They were all tapped into as part of workshop on the Cold War that I was asked to give for Pitzer College and the San Bernadino School District, in conjunction with the “Art of Two Germanys: Cold War Cultures” exhibit at the Los Angeles County Museum of Art.
When I asked one of the history educators involved in the workshop what he expected to get out of the art exhibit, he said, “We’ll do anything we can to reach them [our students].” And he was provided with a lot of opportunities. Right now, all high school history teachers in California are required by the state to teach the Cold War, but are provided with very few, if any, materials. So, they turn to outside sources.
At the Reagan Library, I’ve developed a set of materials on President Reagan and the Cold War, utilizing everything we have to offer – footage, pictures, documents, ideas for use in the classroom. The materials provide an opportunity to explore the United States/Soviet relations from the perspective of the American executive branch during the 1980s. Pair this with an opportunity to absorb the stark, bleak, minimalist artistic work from East Germany and the soul-searching modernism of West Germany during the same time period, and the experience expands. Not only do you create an intellectual sensibility for the working of government, but you build a visceral experience as well.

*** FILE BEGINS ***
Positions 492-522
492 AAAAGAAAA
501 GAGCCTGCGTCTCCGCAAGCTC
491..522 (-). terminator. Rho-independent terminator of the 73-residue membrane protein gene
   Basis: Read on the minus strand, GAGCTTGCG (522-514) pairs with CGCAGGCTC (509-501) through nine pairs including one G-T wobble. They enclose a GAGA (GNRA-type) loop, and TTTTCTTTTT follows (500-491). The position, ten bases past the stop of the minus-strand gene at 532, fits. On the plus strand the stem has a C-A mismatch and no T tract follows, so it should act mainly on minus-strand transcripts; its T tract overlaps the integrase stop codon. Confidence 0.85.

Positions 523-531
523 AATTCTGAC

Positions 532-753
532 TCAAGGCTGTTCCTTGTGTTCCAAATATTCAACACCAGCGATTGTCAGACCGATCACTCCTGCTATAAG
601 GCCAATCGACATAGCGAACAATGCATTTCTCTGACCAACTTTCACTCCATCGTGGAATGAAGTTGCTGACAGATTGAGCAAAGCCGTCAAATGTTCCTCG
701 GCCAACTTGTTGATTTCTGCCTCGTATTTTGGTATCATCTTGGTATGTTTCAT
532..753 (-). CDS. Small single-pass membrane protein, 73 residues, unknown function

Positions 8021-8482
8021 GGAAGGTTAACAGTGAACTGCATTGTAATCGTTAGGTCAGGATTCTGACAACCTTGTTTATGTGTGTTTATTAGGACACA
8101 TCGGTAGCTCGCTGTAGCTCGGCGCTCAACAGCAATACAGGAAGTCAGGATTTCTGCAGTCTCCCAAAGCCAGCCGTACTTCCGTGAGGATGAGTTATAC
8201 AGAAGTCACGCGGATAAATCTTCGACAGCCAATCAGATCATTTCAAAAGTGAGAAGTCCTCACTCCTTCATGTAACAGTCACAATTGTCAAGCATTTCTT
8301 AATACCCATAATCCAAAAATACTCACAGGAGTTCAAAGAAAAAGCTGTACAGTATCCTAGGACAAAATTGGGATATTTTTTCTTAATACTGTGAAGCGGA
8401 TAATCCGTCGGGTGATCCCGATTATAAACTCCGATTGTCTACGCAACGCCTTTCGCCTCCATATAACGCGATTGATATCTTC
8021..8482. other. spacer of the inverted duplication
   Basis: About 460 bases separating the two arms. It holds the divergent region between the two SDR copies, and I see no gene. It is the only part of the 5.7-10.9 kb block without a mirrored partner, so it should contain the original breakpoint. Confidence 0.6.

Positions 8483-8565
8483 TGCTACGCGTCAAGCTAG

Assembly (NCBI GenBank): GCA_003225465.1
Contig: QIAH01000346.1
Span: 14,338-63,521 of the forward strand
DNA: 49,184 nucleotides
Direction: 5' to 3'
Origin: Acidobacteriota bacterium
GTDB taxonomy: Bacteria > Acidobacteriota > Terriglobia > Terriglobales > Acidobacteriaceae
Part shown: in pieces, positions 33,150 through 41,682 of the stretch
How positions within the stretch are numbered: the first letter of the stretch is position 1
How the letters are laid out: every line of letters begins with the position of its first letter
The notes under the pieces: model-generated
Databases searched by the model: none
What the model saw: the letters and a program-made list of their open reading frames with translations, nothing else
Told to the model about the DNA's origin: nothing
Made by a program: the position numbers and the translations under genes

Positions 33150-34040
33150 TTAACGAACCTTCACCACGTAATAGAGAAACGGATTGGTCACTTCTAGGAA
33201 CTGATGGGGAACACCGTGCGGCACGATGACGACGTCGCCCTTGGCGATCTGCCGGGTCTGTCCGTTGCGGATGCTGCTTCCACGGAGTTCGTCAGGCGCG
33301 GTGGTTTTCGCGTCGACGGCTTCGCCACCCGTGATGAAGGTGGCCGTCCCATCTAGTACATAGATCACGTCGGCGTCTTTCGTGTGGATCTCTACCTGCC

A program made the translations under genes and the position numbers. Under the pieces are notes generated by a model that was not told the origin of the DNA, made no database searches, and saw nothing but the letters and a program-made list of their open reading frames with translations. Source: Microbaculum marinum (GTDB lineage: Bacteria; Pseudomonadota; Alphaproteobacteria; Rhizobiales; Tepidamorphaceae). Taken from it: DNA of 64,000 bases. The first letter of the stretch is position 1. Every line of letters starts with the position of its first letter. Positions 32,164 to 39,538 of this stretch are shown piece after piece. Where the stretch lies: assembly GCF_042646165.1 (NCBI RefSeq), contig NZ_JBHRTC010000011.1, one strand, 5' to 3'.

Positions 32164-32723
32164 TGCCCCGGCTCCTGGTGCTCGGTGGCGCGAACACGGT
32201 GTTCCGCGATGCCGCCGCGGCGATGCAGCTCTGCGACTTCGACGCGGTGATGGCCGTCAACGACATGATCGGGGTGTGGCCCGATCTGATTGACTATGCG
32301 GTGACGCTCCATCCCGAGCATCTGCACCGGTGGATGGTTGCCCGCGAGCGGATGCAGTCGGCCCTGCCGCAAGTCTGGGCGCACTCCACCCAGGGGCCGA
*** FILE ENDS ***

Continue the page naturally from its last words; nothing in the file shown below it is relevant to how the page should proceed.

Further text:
1980s punk rock underground films expressing adolescent anxiety provide a picture that words on paper can not describe.
High school history teachers have the job of immersing an ambivalent audience in study of times past and contemporary issues. Most importantly they must develop and share tools that students will use throughout their lives to examine, search and analyze. Sometimes the work is tedious, sometimes exhilarating, often frustrating. Good teachers will use any tools, information, products, projects they can to reach their students.
Is the museum audience that much different? Studies show that most visitors attend museums as a tourist activity – a break from the daily routine – not necessarily because they are drawn to the museum collection. What would our museums look like if we approached our audience as teachers reach out to their students?
What if we used any tool in our collective kits to explore ideas, topics, and subjects? What if we collaborated to create multi-disciplinary experiences to reach people on a series of levels?
What would that museum look like?
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